On Monday, Facebook rolled out two new interfaces that will make the social media platform more public. By collecting valuable feedback, it’s becoming more like Twitter, some locals say.
The application programming interfaces (APIs) pull content from users who have publicly posted information, and it may incorporate that information into a public news feed.
The interfaces allow major media networks such as Buzzfeed, CNN and NBC’s “Today” show access to find and broadcast real-time talk about a given topic.
These networks can see the demographic breakdown — including the age and gender — of who’s buzzing about what on Facebook.
Bruce Floyd, UF’s social media specialist, said he’s excited about the APIs.
“It won’t change us,” he said. “It will affect companies by giving them access to what people are talking about. They can measure sentiment, cut out stuff people don’t like and keep the good content.”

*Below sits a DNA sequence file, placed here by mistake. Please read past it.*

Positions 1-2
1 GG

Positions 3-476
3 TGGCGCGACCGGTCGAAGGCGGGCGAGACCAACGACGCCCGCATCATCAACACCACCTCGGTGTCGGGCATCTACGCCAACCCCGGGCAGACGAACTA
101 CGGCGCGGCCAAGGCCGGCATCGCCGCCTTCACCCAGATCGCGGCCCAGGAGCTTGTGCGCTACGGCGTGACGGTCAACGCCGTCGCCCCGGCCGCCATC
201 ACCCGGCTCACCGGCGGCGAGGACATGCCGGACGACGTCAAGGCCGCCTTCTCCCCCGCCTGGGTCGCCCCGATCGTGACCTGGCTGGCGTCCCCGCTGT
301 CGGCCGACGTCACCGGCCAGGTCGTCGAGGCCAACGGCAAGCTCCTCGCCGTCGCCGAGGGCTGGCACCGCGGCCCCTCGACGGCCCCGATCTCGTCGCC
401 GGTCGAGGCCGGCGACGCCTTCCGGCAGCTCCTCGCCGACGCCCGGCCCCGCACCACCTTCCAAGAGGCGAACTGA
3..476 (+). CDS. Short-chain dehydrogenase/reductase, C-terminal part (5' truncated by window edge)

He said it can also gather valuable information about public opinion, and he said Facebook implementing the platform makes sense because it’s where many people post declarations about trending topics.
Austin Wynn, a 19-year-old UF microbiology and cell science freshman, said he doesn’t like the idea of Facebook being scoured for media chatter.
“If media networks want instant feedback on their show or music, they should search a hashtag on Twitter,” Wynn said. “Facebook should stay as a place to keep in touch with friends.”
Lakirra Turner, a 19-year-old UF East Asian languages and literature junior, agreed. She said media networks shouldn’t be allowed to search through Facebook because that’s not the purpose of that social media platform.
“I like Facebook more subdued,” she said. “Twitter is the hot spot for gossip and trends.”
A version of this story ran on page 3 on 9/12/2013 under the headline "Review those privacy settings — Facebook starting to track #trends"